Watch a movie. Watch a good TV show. Heck, live your life and observe people around you. The more varied the ideas you invite in, the more varied and unique the ideas they will birth.
Don’t worry, the ideas in your subconscious will connect in private, ready to emerge either at your next work session or sometimes, suddenly, out of the blue.
Recently, I experienced this process first hand. For the past few months, I’ve been working on a very detailed outline of my next book. At the beginning, I struggled with the story flow and character development. Discouraged, I fell prey to the mistake Madsen mentioned. I stopped working on the outline and waited for inspiration.
Finally, I remembered the above advice and went back to work. Each morning, I woke up an hour earlier than my usual time and wrote. At first, my ideas weren’t very good and I deleted a bunch a stuff. Still, I worked on the outline for 2-3 hours a day until I finished it almost two weeks ago.
Each day, after I wrote, I did a lot of my stay-at-home Dad duties, including feeding the kids, cleaning the house, and bringing them to camp. While I did that, I listened to an audiobook or music. When I was with other people, I paid attention to how we talked and interacted with each other. Most nights, I would read before bed.
I noticed that ideas started to pop up on a regular basis. While grocery shopping, I heard an INXS song that I realized could be used in my book. When I was with an old friend, he told a story, his storytelling sparked thoughts about how one of my characters, a storyteller, would act when he told his tales.
Then came the big one. The thunderbolt idea.
Two Saturdays ago, my wife and I want to a concert. One of our friends was playing the sax in the band and he gave us VIP balcony seats. Up there, we danced, partied and watched the rest of the crowd below us. At one point, the band was playing an Elton John song and the lead singer threw the chorus out to the audience to sing it. The lights shown down on the audience as they sang and I saw …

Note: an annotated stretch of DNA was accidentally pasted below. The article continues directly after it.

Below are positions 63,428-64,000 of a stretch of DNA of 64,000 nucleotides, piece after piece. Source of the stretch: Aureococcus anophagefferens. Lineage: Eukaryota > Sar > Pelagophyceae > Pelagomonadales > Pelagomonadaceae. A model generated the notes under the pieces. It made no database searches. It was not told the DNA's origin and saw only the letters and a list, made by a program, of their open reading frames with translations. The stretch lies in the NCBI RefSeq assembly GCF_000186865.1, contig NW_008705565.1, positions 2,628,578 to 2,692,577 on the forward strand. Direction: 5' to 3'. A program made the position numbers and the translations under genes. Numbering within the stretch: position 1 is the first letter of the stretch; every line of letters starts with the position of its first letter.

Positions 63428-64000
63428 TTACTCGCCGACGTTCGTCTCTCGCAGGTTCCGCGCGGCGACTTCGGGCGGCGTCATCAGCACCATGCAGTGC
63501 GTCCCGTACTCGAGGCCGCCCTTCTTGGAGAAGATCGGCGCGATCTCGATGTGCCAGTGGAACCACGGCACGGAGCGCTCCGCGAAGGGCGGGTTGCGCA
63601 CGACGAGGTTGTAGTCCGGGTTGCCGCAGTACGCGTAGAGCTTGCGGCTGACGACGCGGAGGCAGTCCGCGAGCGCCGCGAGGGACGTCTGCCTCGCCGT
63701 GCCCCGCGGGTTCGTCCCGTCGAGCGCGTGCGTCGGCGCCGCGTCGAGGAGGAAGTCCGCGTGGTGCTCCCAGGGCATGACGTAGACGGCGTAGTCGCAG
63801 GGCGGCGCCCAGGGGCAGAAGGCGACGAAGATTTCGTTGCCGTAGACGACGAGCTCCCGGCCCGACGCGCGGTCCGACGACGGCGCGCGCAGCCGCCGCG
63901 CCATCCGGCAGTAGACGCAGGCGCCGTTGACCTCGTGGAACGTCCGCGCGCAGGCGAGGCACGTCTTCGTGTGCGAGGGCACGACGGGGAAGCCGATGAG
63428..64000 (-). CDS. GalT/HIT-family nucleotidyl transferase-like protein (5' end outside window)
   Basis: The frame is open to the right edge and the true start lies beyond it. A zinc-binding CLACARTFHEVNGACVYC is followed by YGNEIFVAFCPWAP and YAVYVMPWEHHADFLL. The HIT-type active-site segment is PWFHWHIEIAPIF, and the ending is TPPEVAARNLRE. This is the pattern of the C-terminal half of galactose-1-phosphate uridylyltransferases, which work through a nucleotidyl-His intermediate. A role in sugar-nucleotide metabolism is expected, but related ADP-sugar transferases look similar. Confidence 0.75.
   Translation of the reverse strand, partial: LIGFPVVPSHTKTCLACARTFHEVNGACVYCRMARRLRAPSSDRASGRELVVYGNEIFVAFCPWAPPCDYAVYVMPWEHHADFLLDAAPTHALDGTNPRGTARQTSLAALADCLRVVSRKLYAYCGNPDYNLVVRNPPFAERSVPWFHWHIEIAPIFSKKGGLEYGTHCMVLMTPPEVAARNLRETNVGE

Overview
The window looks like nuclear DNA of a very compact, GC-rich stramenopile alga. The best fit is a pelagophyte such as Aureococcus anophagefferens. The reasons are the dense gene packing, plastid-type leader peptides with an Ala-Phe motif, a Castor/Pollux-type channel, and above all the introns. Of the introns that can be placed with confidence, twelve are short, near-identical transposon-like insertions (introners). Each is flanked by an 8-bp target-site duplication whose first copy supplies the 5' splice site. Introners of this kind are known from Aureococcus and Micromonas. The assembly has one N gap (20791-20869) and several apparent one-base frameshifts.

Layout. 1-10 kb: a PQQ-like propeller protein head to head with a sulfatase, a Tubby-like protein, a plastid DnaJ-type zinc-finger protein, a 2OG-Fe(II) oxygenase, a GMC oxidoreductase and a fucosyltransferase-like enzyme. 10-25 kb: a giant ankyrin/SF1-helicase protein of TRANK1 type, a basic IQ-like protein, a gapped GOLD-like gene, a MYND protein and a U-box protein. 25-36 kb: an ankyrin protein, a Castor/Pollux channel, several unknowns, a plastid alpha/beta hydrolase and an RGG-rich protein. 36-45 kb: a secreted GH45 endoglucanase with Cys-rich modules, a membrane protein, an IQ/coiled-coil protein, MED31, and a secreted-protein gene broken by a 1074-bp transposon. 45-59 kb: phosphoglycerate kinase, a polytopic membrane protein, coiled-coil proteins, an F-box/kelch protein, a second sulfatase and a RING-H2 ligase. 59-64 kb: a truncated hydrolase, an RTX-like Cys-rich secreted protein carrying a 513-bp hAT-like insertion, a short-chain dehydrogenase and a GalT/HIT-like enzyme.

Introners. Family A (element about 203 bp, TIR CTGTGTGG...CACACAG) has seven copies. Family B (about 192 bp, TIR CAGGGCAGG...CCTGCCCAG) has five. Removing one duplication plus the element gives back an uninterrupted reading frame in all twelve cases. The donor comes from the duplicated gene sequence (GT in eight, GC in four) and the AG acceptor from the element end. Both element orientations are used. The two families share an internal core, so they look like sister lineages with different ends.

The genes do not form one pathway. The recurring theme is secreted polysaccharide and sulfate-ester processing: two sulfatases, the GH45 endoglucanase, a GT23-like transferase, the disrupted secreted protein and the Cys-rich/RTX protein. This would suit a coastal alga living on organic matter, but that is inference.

Well, I’m going to keep it secret for my book, but what I saw would have been innocuous in another time or place. At that moment, though, it was weird. Suddenly, the idea struck. I conceived a scene where my storyteller character told a story where he saw something like I just did. I knew the chapter where he would tell the story and what prompted him. As I danced, laughed and sang to Elton John, the idea evolved in my head.
The idea wasn’t Keith Richards’s dreaming the riff to “(I Can’t Get No) Satisfaction),” but I really liked it. It excited me and left me giddy. After the concert, I told my wife about my idea and how it came to me. She listened to me and was happy for me, but she couldn’t know how it felt. How could she? The magic was in my head.
The idea continued to evolve on Sunday, as I examined and pondered it. The excitement was still there. It may have even grown more as I made my plans.
The next day, I couldn’t handle the exhilaration any longer. I sat down and started to write the scene and the rest of the chapter with it. I wrote a little under 1000 words that day. I continued to write the chapter for the next three days, averaging about 900 words a day. Even then, the excitement hadn’t burned out and it fueled this article.
The moment the idea hit me seemed so magical that it would be easy to think it came from a muse or some other divine source. Maybe what I witnessed was, but the real key was the work I did on the outline. It also was the willingness to absorb creativity from others and new experiences.
If I hadn’t done those things, my mind wouldn’t have been struck by what I saw. My subconscious wouldn’t have been the place where that image could have connected with other thoughts in my head to create something new and wonderful.
So I’m not going to wait any more. I’m going to work, live and absorb creativity. My mind will be Club Med and ideas are welcome to come on in and connect and connect and connect.
I can’t wait.